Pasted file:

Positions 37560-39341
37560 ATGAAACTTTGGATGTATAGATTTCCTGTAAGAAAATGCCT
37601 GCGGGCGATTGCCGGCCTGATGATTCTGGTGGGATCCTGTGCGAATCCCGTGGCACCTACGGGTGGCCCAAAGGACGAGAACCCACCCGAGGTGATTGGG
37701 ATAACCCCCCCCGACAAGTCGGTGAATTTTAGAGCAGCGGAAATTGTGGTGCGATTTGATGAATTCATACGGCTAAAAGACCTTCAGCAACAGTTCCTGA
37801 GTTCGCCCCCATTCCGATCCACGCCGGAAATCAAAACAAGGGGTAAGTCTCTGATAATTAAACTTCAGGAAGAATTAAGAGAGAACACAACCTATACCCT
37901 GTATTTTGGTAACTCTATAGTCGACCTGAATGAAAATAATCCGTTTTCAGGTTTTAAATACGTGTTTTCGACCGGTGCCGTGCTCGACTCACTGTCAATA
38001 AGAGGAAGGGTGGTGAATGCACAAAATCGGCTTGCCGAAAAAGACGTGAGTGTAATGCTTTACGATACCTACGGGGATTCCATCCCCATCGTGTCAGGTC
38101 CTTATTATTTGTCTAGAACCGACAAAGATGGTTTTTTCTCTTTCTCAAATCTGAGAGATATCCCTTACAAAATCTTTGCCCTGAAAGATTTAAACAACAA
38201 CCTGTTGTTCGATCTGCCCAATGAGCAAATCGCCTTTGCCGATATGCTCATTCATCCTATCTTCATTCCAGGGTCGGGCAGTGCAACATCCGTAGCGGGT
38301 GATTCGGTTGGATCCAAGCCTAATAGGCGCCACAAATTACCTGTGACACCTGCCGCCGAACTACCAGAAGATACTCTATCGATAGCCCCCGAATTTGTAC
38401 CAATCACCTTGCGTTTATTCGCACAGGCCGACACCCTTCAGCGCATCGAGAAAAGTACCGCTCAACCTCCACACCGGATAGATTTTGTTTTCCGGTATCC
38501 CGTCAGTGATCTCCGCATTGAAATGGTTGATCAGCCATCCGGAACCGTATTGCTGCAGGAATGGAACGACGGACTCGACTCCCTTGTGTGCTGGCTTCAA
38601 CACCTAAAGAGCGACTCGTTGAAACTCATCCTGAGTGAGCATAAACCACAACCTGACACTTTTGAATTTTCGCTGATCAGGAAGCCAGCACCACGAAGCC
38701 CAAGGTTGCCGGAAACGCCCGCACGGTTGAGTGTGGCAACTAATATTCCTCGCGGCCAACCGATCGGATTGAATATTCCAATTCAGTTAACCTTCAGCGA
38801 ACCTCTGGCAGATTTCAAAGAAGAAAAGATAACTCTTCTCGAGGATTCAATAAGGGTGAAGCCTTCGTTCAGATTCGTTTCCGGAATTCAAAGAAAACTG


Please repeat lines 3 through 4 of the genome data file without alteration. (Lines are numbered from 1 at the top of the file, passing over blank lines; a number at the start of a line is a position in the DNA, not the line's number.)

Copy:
37601 GCGGGCGATTGCCGGCCTGATGATTCTGGTGGGATCCTGTGCGAATCCCGTGGCACCTACGGGTGGCCCAAAGGACGAGAACCCACCCGAGGTGATTGGG
37701 ATAACCCCCCCCGACAAGTCGGTGAATTTTAGAGCAGCGGAAATTGTGGTGCGATTTGATGAATTCATACGGCTAAAAGACCTTCAGCAACAGTTCCTGA